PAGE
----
The great climate change wealth transfer is here

There’s rarely been a better time to be a seller of fossil fuels — nor a worse time to be exposed to their effects.
Last Updated : 10 July 2024, 06:30 IST

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By David Fickling

There’s rarely been a better time to be a seller of fossil fuels — nor a worse time to be exposed to their effects.

Thanks to resilient crude prices and lackluster investment activity, shareholders in oil and gas companies are enjoying a bonanza. Of the $569 billion in dividends paid by businesses with at least $10 billion in net income over the past 12 months, more than a third — $206 billion — has come from fossil energy. Almost half of that has come from just one firm, Saudi Arabian Oil Co. America is producing more oil and more gas than any nation in history. The S&P 500’s index of energy companies hit a record high in April.

Even as sums are rising on the credit side of fossil fuel’s ledger, they’re climbing on the debit side, too.

Losses from natural disasters hit $280 billion last year, according to reinsurer Swiss Re, a sum that more than offsets the payouts to oil company shareholders. Not all of that amount can be laid at the door of a warming planet — but even counting only costs directly attributable to climate change, global losses over the first two decades of this century averaged about $143 billion a year, a 2023 study found.

Parts of Texas are bracing for more than a foot of rain from Monday as Tropical Storm Beryl gathers strength toward hurricane force over the unnaturally warm waters of the Gulf of Mexico. In Jamaica, the early-season storm left two-thirds of the population with power outages and almost all of the banana crop destroyed. In Saint Vincent and the Grenadines and northern islands of Grenada, more than 90% of houses and infrastructure suffered damage as Beryl rolled through.

That’s just a microcosm of what has happened so far this year. Each of the 12 months through May saw the world’s temperatures at their highest levels since at least 1850, with the mercury rising above 50 degrees Celsius (122 degrees Fahrenheit) in India. Flooding in Brazil has killed more than 170 people while three consecutive waves of inundation in Bangladesh affected 2 million people. More than a dozen were killed in Nepal after heavy rain triggered landslides and more flooding.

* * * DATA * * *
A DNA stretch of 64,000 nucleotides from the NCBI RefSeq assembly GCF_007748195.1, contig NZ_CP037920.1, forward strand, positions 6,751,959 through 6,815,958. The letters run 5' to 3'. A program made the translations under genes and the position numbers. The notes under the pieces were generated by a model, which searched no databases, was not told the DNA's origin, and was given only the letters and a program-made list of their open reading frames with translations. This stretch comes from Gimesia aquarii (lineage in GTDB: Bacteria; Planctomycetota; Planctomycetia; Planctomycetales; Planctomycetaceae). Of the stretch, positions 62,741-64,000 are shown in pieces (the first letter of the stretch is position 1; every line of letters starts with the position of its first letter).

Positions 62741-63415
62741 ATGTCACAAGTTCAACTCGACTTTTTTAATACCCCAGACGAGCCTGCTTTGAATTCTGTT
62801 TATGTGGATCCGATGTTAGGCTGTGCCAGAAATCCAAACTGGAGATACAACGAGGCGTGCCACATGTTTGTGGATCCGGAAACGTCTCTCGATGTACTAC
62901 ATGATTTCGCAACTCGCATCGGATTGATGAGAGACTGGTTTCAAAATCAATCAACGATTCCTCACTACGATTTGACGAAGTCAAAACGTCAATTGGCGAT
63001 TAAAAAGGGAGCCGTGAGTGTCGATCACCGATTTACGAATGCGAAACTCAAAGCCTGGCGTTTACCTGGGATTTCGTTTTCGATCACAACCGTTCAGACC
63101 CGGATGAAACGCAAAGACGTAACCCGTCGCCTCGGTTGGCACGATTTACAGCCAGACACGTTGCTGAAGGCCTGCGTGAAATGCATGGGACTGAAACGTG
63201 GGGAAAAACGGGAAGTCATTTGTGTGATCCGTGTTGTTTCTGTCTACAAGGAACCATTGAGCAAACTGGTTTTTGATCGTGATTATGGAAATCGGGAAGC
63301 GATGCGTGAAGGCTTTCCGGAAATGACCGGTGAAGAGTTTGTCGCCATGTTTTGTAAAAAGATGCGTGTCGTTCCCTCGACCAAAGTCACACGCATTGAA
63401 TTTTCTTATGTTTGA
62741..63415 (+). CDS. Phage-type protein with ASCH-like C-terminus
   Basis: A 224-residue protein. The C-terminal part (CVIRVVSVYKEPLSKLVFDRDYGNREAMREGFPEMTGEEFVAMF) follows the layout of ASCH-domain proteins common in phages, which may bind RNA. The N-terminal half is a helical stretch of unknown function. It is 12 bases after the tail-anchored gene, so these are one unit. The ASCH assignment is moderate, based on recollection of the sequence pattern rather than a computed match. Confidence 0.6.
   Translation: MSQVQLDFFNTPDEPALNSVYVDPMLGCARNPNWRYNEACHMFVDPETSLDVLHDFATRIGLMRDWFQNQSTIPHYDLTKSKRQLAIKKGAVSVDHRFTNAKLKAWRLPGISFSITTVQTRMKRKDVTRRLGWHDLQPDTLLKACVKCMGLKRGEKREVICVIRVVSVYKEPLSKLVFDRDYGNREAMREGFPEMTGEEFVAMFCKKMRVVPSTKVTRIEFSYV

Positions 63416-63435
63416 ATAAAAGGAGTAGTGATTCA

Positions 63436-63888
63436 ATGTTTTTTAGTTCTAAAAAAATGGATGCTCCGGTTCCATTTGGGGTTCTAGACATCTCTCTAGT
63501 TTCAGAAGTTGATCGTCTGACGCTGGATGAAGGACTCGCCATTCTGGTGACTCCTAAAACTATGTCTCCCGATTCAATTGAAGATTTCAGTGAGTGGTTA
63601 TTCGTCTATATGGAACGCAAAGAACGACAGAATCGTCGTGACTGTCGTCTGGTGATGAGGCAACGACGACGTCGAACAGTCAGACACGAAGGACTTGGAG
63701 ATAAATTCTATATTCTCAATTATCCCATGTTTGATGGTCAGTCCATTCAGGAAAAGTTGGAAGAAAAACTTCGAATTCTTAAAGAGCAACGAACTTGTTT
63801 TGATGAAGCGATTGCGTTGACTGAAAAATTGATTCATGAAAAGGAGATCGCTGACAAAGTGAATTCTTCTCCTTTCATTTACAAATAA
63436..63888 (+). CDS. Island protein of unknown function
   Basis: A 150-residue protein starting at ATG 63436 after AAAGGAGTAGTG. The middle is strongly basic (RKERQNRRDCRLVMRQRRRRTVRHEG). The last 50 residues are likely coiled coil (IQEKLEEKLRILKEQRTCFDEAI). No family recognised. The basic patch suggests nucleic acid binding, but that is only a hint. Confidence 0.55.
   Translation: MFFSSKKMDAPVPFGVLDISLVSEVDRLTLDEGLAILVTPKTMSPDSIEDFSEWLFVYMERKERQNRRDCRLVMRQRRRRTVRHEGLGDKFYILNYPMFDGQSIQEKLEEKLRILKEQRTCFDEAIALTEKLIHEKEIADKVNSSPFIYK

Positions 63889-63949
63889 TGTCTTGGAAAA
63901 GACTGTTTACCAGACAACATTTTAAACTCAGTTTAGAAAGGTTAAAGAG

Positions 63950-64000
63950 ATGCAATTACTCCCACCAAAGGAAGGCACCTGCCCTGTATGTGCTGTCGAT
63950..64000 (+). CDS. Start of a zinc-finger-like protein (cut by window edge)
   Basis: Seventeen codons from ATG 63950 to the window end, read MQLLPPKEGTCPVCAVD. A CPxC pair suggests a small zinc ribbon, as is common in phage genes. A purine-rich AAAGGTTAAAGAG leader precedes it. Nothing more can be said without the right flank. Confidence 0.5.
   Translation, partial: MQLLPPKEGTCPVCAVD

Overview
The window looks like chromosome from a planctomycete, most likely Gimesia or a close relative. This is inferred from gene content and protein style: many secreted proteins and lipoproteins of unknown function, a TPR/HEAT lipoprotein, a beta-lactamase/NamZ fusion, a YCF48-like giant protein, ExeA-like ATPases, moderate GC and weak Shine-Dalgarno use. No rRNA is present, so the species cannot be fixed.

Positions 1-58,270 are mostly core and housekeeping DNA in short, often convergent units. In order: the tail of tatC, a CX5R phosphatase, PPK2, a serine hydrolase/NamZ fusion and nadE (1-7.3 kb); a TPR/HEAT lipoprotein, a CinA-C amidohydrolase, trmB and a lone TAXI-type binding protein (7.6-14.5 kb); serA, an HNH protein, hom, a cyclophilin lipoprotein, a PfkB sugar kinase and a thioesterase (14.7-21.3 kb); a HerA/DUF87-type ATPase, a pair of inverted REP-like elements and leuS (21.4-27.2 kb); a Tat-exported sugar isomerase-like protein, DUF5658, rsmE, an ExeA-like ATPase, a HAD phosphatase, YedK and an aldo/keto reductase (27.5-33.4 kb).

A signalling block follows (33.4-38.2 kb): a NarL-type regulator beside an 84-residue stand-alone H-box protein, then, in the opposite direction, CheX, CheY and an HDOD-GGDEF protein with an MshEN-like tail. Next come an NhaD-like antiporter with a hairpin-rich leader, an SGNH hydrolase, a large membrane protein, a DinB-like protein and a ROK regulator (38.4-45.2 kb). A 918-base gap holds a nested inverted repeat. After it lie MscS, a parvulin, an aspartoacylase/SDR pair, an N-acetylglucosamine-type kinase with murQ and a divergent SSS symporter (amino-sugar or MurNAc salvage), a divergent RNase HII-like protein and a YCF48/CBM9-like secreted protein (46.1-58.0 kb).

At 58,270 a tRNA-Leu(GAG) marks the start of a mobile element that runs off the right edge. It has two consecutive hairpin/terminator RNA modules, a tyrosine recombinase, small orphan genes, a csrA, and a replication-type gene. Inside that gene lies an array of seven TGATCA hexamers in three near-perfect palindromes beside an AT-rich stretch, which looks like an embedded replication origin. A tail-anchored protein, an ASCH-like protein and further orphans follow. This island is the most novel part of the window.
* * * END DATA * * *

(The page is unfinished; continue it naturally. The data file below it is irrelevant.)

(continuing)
All these events are connected by one vast global transfer of wealth. Climate damage is paid for in nickels and dimes, by individuals in rich countries and poor ones.

Homeowners unable to pay for their home coverage, or quitting their suburbs altogether because of increased risk of flood or wildfire, are bearing the cost in the form of insurance premiums and reduced property values. In less affluent corners of the world, the expenditure is even more devastating, as money that should be invested in growth is spent instead on repairing the effects of natural disasters. Of about $687 billion in annual damages that one influential study estimates will be caused in a 2030 world under 2.7 Celsius of warming, $426 billion will be incurred in developing countries.

The profits from this despoliation, however, accrue to companies, whether privately- or state-owned.

It’s dispiriting that the improving economics of clean power, and the rising devastation caused by atmospheric carbon, haven’t prompted a more dramatic shift in the politics of this question.

Instead, the opposite has happened in recent years. Direct subsidies paid by governments to make fossil fuels cheaper almost doubled to $1.3 trillion in 2022 from $500 billion in 2020, though they’re likely to have reduced a bit since then thanks to cheaper oil and gas prices. Combine that with the tariffs increasingly imposed on electric vehicles, batteries, and solar panels, and governments are deploying their fiscal powers to raise the cost of clean energy, while reducing the cost of carbon pollution — a desperately counterproductive state of affairs.

Signs of a turning point in humanity’s fossil fuel addiction are everywhere, from evidence that China’s emissions are peaking this year, to the ongoing failure of crude oil output to climb above levels it hit in 2018.

Still, emissions need to not just plateau, but fall dramatically over the coming decade, and then the decade after that. At this point, politics and profit are making it harder for us to hit that target.

Published 10 July 2024, 06:30 IST

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